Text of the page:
Speakers at a recent Georgetown University event argued that the legalization of gay marriage in Washington, D.C. was done with the influence of religious groups, and therefore debunked the myth of “gay versus God.”
For example, Cathy Renna, managing director of Renna Communications, argued that winning marriage equality in D.C. “struck a blow [to] two things,” namely, “the whole paradigm of gay versus god” and a perceived lack of diversity in the gay community.
“From a media perspective and just from an activist perspective in my years of doing this, you know, what happened in D.C. was incredible,” said Renna. She called it an amazing victory “not just for our community” but for the country as a whole.
The event, “Legalized Gay,” was cosponsored by Georgetown University (GU) Pride, the Freedom to Marry, the Human Rights Campaign HBCU Outreach Program and Campus Progress and was held on the Georgetown campus. A similar event, held on March 30, took place at Howard University.
DC Councilmember David Catania (I) said at the event that he was proud of how much tolerance and inclusivity at Georgetown had increased in the two decades since he graduated from the school.
Renna said that 200 clergy members from a variety of denominations had stood up for marriage equality in the District. “Our religious traditions and scriptures teach us that wherever love is present, God is also present,” states the “Declaration of Religious Support for Marriage Equality” authored by the Clergy United for Marriage Equality. “We therefore affirm the right of loving same-gender couples to enter into such relationships on an equal basis with loving heterosexual couples,” it later adds.
However, comments made by Georgetown assistant professor Joseph Palacios insinuated that some might use the religious mantle for political reasons rather than religious ones. Rev. Palacios, a priest and sociologist, was asked why he wore his Roman collar to testify on behalf of marriage equality when the questioner had “never seen him” in his priest’s garb before. Rev. Palacios explained how he perceived his Roman collar—his religious sign of office—as a “prop” for the media. “Well, I mean my story is an odd one but I am a sociologist and [when] I do public statements I talk as a social scientist with a Roman collar on,” he said. “And why do I do that? Because the media loves it.”
“They [the media] like icons and the Catholic church is iconic with priests, good and bad, okay, so they eat up priests, okay, and so it’s just a fact. We’re a clergy-dominated religious group …I’m kind of anticlerical myself. However, with the political times necessary you bring out your props, okay, so, so it’s kind of a political political [sic] theology to bring that prop and I am a priest I’m proud to be a priest and I am not embarrassed to be a priest but when I give testimony personally and this is the challenge with clergy—you know, to be caught in [an] anti-dogmatic statement can get you in an [awful] lot of trouble, so…”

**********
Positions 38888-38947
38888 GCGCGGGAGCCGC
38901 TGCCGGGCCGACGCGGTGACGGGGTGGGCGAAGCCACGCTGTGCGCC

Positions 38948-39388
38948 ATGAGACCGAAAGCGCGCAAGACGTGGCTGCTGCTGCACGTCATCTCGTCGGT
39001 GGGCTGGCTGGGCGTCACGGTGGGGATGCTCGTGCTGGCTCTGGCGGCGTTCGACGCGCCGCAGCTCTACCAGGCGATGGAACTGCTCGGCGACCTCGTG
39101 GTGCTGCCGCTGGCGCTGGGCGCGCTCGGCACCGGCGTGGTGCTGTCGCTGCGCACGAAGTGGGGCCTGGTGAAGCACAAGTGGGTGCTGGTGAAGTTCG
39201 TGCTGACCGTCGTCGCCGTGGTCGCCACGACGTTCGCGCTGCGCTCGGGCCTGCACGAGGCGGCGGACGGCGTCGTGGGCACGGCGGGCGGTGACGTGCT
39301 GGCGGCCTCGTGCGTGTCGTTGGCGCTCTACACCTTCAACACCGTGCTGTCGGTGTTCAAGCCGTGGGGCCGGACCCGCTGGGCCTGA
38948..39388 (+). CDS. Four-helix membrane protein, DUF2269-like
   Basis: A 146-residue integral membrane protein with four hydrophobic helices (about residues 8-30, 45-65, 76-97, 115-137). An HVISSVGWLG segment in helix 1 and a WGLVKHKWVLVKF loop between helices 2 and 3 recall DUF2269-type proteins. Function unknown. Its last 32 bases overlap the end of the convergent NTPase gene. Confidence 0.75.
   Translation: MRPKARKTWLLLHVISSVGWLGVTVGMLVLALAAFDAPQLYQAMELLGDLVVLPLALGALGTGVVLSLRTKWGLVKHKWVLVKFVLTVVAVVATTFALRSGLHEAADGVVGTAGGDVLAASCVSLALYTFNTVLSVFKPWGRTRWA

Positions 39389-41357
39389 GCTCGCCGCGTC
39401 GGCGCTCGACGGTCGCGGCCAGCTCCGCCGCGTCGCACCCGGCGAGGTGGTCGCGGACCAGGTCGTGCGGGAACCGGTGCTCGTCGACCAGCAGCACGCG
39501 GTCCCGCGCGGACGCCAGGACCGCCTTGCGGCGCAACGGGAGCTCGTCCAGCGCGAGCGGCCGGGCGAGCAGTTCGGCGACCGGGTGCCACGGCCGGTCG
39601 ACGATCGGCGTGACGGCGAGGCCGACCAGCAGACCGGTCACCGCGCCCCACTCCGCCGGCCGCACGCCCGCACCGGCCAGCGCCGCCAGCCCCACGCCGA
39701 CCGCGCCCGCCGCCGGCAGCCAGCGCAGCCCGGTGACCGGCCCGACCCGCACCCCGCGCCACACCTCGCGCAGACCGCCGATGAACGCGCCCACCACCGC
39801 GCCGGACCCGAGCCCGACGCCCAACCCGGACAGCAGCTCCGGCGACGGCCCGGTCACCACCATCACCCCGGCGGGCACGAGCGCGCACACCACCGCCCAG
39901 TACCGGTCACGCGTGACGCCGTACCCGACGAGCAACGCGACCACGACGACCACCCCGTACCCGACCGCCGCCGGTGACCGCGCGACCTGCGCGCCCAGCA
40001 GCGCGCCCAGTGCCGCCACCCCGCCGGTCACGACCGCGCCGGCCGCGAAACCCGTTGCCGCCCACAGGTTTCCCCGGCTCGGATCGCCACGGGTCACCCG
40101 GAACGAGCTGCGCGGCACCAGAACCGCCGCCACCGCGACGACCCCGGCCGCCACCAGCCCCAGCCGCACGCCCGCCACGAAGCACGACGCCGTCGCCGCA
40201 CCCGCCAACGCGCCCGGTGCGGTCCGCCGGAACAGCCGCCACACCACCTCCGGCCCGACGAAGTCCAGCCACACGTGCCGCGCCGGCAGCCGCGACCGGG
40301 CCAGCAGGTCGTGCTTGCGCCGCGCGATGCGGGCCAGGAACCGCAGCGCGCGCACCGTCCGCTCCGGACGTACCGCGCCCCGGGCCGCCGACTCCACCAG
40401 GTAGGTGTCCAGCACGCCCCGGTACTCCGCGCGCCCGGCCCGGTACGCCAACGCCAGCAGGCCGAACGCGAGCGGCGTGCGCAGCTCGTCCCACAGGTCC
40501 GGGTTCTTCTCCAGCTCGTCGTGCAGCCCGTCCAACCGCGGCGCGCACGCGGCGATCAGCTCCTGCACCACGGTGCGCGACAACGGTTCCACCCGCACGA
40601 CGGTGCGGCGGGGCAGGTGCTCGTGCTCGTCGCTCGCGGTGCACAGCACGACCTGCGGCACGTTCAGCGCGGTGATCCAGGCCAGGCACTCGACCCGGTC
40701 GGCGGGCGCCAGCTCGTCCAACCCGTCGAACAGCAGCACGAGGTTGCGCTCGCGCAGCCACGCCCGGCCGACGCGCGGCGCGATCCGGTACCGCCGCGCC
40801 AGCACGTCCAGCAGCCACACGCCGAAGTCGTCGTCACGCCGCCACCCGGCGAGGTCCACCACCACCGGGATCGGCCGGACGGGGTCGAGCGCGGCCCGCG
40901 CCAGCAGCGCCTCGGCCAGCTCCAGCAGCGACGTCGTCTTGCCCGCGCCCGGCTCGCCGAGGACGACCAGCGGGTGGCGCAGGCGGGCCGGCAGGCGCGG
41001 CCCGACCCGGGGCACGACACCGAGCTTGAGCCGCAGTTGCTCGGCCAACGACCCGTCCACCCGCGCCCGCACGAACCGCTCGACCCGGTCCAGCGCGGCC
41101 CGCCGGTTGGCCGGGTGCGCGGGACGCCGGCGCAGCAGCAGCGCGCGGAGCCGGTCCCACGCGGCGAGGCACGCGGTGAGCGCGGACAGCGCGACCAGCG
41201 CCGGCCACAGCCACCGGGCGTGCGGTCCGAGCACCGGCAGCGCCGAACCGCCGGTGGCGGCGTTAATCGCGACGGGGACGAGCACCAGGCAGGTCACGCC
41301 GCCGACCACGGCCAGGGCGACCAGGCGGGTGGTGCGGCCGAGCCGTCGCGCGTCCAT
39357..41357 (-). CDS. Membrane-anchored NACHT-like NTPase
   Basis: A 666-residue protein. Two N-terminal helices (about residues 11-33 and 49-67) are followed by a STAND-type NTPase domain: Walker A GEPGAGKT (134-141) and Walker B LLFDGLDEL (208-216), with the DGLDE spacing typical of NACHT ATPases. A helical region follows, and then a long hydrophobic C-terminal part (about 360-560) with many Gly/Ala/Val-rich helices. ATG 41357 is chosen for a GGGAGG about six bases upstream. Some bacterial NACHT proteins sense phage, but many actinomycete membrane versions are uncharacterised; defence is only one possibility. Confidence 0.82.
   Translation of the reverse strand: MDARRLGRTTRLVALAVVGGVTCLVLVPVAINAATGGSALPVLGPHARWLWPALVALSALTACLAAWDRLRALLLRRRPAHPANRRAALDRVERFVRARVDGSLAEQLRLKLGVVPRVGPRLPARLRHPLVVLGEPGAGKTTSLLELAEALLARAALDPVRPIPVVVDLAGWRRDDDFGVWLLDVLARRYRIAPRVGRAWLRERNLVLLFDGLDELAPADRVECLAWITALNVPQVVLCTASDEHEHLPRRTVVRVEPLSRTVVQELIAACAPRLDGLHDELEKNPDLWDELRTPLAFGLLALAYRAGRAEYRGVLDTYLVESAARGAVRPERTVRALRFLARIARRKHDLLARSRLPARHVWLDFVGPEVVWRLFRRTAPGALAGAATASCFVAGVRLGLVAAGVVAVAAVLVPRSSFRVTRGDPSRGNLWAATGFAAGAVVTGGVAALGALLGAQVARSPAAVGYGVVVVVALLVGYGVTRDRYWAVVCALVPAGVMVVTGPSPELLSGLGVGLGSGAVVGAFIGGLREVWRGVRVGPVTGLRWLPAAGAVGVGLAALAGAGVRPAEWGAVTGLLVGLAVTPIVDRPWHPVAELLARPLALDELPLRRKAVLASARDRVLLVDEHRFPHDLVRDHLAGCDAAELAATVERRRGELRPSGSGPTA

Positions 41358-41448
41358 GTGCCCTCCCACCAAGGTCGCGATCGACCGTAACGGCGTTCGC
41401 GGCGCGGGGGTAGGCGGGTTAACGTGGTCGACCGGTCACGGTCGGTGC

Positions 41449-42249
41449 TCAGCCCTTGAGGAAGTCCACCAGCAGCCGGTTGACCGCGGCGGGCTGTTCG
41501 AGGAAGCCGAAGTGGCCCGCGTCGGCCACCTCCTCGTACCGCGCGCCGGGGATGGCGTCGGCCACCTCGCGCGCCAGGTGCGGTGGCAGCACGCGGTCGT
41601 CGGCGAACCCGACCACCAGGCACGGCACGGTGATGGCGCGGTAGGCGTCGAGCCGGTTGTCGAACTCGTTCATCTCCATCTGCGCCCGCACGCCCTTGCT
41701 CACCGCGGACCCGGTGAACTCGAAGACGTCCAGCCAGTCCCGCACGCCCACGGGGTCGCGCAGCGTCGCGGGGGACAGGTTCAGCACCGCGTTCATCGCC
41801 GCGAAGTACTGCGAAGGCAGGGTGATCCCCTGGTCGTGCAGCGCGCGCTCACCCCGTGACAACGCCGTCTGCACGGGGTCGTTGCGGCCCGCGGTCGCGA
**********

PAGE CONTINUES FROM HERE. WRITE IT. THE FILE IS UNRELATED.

He compared being a priest to being a military officer “…and you convey through your office a lot of authority and so, you know, usually knowing how to use that well is very important and strategic, so when we have, you know, becoming a spokesperson for this campaign as the Catholic, it would have been very nice, in my opinion, had we had a group of Catholic laity that could have been carted out in front and then say the Catholic laity [you know, exists], so I had to represent Catholic laity in the use of my statistics and this is a challenge for like the new organization we’re forming, Catholics for Equality” (emphasis added).
Following the legalization of sex marriage in D.C., the District’s Catholic Archdiocese, through the social service program Catholic Charities, ended its foster care program and stopped offering health care benefits to CC employees not already receiving these benefits in order to avoid recognizing homosexual marriage, reported Michelle Boorstein and William Wan for the Washington Post on March 3.
Barbara Bradley Hagerty reported for NPR the same day that “….Rev. Joseph Palacios, an openly gay priest affiliated with Georgetown University, says the new policies were ‘written by the lawyers.’”
“He says while the policies may allow the Catholic Church to keep its contracts with D.C., the church will lose the faithful,” she writes. “‘The church will find itself in increasing isolation with its own Catholic community,’ Palacios says.”
In fact, Rev. Palacios told the Georgetown audience that he saw religion as a powerful influence on politics in the U.S. “So you have people within the organizations doing the creative change necessary to move theology toward inclusive theology that sees gay rights as human rights,” he said.
Richard Sincere, co-founder and Chairman of Gays and Lesbians for Individual Liberty (GLIL), asserted at the event that “Nobody who is in a heterosexual marriage is going to get divorced because that gay couple down the street got married and I think that’s the message that got through in D.C. and needs to get through across the country as well.”
No one was on hand to offer a robust defense of traditional, heterosexual marriage.
Bethany Stotts is a staff writer at Accuracy in Academia.
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